Enter Macbeth's Wife, alone, with a letter.
LADY MACBETH [Reads.]
1 "They met me in the day of success: and I have
2 learned by the perfect'st report, they have more in
3 them than mortal knowledge. When I burned in desire
4 to question them further, they made themselves air,
5 into which they vanished. Whiles I stood rapt in
6 the wonder of it, came missives from the king, who
7 all-hailed me 'Thane of Cawdor'; by which title,
8 before, these weird sisters saluted me, and referred
9 me to the coming on of time, with 'Hail, king that
10 shalt be!' This have I thought good to deliver
11 thee, my dearest partner of greatness, that thou
12 mightst not lose the dues of rejoicing, by being
13 ignorant of what greatness is promised thee. Lay it
14 to thy heart, and farewell."
15 Glamis thou art, and Cawdor; and shalt be
16 What thou art promised. Yet do I fear thy nature;
17 It is too full o' the milk of human kindness
18 To catch the nearest way. Thou wouldst be great;
19 Art not without ambition, but without
20 The illness should attend it. What thou wouldst highly,
21 That wouldst thou holily; wouldst not play false,
22 And yet wouldst wrongly win: thou dost have, great Glamis,
23 That which cries "Thus thou must do, if thou have it";
24 And that which rather thou dost fear to do
25 Than wishest should be undone. Hie thee hither,
26 That I may pour my spirits in thine ear;
27 And chastise with the valour of my tongue
28 All that impedes thee from the golden round,
29 Which fate and metaphysical aid doth seem
30 To have thee crown'd withal.
What is your tidings?
31 The king comes here to-night.
Thou'rt mad to say it!
32 Is not thy master with him? who, were't so,
33 Would have inform'd for preparation.
34 So please you, it is true: our thane is coming:
35 One of my fellows had the speed of him,
36 Who, almost dead for breath, had scarcely more
37 Than would make up his message.
Give him tending;
38 He brings great news.
The raven himself is hoarse
39 That croaks the fatal entrance of Duncan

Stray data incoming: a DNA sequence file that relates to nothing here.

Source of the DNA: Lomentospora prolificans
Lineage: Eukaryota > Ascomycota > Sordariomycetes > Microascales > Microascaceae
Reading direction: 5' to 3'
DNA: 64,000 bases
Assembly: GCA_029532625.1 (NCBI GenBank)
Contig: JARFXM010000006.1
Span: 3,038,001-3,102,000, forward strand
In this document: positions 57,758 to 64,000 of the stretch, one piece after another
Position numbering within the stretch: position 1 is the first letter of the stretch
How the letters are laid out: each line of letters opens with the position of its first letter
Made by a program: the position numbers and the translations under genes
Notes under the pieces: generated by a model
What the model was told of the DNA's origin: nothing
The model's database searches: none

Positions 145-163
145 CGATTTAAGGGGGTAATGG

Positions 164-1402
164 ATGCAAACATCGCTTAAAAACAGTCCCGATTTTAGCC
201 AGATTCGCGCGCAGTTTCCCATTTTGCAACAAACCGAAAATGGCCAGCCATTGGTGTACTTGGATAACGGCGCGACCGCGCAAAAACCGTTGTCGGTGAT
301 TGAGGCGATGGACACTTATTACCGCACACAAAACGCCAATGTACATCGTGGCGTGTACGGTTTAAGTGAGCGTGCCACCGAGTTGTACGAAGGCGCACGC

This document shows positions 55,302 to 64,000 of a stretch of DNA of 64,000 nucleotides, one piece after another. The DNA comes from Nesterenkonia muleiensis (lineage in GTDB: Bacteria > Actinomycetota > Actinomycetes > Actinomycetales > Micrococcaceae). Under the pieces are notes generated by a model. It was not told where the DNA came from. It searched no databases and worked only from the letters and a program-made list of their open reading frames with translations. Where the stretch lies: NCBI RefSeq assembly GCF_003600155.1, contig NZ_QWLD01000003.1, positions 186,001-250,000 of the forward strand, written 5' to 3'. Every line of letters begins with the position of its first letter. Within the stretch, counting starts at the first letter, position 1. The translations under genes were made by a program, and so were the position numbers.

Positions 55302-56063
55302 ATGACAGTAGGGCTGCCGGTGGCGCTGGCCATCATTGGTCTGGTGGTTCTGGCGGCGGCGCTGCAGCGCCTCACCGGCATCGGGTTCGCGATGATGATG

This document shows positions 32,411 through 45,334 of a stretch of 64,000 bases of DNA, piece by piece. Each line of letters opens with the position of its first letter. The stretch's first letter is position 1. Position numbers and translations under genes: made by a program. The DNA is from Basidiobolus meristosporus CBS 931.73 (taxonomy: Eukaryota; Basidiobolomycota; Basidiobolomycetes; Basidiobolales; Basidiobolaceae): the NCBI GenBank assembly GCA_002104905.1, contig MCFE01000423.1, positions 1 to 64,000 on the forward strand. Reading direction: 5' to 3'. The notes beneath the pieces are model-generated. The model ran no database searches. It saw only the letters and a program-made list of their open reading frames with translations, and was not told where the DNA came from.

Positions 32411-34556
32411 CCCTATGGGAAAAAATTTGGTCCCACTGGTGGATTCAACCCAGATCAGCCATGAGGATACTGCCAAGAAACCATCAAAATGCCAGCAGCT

40 Under my battlements. Come, you spirits
41 That tend on mortal thoughts, unsex me here,
42 And fill me from the crown to the toe top-full
43 Of direst cruelty! make thick my blood;
44 Stop up the access and passage to remorse,
45 That no compunctious visitings of nature
46 Shake my fell purpose, nor keep peace between
47 The effect and it! Come to my woman's breasts,
48 And take my milk for gall, you murd'ring ministers,
49 Wherever in your sightless substances
50 You wait on nature's mischief! Come, thick night,
51 And pall thee in the dunnest smoke of hell,
52 That my keen knife see not the wound it makes,
53 Nor heaven peep through the blanket of the dark,
54 To cry "Hold, hold!"
Great Glamis! worthy Cawdor!
55 Greater than both, by the all-hail hereafter!
56 Thy letters have transported me beyond
57 This ignorant present, and I feel now
58 The future in the instant.
My dearest love,
59 Duncan comes here to-night.
And when goes hence?
60 To-morrow, as he purposes.
61 Shall sun that morrow see!
62 Your face, my thane, is as a book where men
63 May read strange matters. To beguile the time,
64 Look like the time; bear welcome in your eye,
65 Your hand, your tongue: look like the innocent flower,
66 But be the serpent under't. He that's coming
67 Must be provided for: and you shall put
68 This night's great business into my dispatch;
69 Which shall to all our nights and days to come
70 Give solely sovereign sway and masterdom.
71 We will speak further.
Only look up clear;
72 To alter favour ever is to fear:
73 Leave all the rest to me.